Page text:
By the method and an expansion device according to the invention, an easier way of expanding thermally expandable microspheres is provided requiring small equipment and reducing transport costs of expanded microspheres. The degree of expansion of the microspheres can also be more easily controlled than before.
The benefits of the present invention will now further be described in connection with the following examples which, however, should not be interpreted as limiting the scope of the invention.
An expansion device comprising a hollow body according to the present invention having a screw as feeding means is used for expanding thermoplastic expandable microspheres. The screw is 2200 mm long and its diameter 205 mm. The screw is divided into three sections of equal length each having a different screw pitch which is 40, 50 and 60 mm, starting at the inlet. The screw has 4 scrapers mounted of which one has a length corresponding to 90% of the length of the inner surface of the hollow body, and the three other scrapers each have a length corresponding to 25% of the same. The rotational speed of the screw is 54 r.p.m. Microspheres of the type Expancel® 461 DU having a volume weighted average particle size of 12 μm, having Tstart=99° C. and Tmax=140° C., is pre-mixed with hydrophobic silicon dioxide in a relation 85 parts by weight microspheres and 15 parts by weight silicon dioxide. Then the microsphere-mixture is charged into the expansion device. The residence time of the microspheres in the expansion device is 60 s.
14 kg/h of expanded microspheres of even density can be discharged. There is no significant agglomeration of microspheres in the screw.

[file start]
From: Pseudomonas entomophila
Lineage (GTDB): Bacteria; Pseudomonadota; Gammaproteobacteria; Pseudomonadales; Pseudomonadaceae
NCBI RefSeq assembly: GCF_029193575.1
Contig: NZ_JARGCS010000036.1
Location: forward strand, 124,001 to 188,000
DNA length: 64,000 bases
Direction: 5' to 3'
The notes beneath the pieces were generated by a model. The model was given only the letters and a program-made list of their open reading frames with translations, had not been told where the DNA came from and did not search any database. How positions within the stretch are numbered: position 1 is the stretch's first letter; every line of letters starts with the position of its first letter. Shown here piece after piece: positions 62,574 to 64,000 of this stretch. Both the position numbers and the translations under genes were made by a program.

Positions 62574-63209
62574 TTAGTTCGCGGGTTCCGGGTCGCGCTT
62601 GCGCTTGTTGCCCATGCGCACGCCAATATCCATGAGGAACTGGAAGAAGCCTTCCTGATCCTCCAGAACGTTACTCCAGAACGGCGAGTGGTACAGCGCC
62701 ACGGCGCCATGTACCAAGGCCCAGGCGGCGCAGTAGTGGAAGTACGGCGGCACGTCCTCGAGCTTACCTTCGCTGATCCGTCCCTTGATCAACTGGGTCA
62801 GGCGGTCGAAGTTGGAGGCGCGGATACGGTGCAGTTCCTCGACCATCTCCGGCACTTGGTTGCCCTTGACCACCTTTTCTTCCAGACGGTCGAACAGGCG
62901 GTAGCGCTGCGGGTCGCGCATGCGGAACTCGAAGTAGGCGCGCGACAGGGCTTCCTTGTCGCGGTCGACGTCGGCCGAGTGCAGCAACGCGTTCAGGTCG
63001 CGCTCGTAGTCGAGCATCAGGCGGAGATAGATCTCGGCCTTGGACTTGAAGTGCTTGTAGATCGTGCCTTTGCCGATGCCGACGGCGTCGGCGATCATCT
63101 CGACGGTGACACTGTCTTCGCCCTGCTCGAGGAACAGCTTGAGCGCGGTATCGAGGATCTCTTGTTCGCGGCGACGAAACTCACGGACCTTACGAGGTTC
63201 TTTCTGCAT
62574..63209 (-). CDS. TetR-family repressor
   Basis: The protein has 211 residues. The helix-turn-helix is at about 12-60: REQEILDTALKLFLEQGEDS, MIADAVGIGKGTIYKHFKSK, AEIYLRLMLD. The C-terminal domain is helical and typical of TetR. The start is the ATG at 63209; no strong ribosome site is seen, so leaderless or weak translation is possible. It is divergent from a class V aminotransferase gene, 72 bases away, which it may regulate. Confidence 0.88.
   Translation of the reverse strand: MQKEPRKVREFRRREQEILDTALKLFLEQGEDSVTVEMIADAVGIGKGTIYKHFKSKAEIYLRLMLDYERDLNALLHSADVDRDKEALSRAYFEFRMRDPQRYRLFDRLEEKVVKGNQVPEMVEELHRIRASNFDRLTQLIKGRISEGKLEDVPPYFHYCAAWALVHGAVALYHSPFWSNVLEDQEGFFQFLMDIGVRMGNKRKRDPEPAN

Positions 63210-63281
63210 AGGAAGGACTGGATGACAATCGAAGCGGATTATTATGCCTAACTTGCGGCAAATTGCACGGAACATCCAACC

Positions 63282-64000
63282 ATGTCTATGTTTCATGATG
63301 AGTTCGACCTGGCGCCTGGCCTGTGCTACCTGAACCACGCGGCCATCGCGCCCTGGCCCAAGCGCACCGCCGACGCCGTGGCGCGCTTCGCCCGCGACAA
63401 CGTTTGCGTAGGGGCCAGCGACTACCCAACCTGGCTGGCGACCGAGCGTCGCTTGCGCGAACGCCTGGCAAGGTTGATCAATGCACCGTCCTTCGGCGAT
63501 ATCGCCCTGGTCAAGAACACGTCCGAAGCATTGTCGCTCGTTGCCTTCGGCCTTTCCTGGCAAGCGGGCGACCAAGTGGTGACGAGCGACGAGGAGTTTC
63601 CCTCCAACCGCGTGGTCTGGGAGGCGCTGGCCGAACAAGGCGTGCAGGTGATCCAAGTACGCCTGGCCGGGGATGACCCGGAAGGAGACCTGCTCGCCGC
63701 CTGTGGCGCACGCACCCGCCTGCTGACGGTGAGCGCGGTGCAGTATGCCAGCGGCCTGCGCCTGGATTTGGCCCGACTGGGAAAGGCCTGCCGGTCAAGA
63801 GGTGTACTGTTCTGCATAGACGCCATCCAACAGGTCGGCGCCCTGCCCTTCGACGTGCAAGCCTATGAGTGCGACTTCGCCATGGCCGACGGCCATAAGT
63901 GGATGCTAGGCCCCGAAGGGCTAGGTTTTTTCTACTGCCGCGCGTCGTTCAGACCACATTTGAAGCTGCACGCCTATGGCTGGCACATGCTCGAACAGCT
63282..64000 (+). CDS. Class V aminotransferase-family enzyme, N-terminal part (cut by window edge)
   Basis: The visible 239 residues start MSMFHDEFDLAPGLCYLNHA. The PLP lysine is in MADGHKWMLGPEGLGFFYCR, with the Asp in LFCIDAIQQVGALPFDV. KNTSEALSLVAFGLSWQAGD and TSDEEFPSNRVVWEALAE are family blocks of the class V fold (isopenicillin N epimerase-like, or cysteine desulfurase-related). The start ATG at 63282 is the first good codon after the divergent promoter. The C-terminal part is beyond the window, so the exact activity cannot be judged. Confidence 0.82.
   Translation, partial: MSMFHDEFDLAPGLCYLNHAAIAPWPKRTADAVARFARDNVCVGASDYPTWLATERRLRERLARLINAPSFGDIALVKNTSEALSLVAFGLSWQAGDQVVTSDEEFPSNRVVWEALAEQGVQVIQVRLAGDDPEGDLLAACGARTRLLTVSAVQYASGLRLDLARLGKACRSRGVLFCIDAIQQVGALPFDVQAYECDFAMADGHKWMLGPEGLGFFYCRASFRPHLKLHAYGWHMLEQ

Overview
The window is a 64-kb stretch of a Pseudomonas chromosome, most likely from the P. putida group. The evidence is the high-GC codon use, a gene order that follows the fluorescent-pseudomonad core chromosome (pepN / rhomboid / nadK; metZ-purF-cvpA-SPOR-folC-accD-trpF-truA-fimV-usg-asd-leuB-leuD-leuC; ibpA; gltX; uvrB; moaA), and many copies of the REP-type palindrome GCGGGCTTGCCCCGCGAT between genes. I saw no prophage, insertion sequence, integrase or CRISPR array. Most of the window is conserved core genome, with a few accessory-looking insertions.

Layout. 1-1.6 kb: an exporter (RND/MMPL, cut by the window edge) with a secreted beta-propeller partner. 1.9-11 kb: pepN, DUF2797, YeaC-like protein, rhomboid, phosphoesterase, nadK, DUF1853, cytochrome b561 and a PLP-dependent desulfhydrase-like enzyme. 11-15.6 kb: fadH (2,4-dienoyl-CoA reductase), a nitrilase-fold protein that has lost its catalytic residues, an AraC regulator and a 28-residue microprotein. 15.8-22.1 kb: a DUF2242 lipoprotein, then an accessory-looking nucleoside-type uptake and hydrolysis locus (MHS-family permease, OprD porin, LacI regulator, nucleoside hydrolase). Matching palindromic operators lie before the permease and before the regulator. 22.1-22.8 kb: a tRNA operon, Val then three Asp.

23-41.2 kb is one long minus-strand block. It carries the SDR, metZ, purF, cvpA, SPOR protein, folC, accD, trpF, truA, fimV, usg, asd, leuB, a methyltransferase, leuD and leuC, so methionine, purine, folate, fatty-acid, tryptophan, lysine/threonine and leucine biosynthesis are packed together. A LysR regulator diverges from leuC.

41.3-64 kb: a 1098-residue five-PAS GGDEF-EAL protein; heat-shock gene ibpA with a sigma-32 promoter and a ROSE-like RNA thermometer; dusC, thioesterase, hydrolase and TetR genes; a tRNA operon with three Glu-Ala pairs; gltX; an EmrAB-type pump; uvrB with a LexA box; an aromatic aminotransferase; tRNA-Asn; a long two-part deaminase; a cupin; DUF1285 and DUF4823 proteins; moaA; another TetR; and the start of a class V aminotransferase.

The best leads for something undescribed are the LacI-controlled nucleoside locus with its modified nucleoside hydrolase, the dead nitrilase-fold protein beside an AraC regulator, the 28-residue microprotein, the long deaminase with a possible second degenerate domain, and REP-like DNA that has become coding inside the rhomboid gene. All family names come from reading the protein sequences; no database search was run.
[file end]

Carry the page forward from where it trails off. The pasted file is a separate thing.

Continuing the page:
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|US8377526||Jul 26, 2011||Feb 19, 2013||International Paper Company||Compositions containing expandable microspheres and an ionic compound, as well as methods of making and using the same|
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|US8460512||Jun 27, 2008||Jun 11, 2013||International Paper Company||Paper with improved stiffness and bulk and method for making same|
|US8679294||Feb 7, 2013||Mar 25, 2014||International Paper Company||Expandable microspheres and methods of making and using the same|
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|U.S. Classification||521/60, 422/210, 422/135, 422/309, 422/133, 422/224, 366/278, 422/212|
|International Classification||C08J9/16, C08J9/00, B29C44/34|
|May 24, 2004||AS||Assignment|
Owner name: AKZO NOBEL N.V., NETHERLANDS
Free format text: ASSIGNMENT OF ASSIGNORS INTEREST;ASSIGNORS:SVEDBERG, LARS-OLOF;HOVLAND, GUY;HOLMLUNC, THOMAS;REEL/FRAME:015368/0336
Effective date: 20040121
|Sep 20, 2010||FPAY||Fee payment|
Year of fee payment: 4
|Sep 22, 2014||FPAY||Fee payment|
Year of fee payment: 8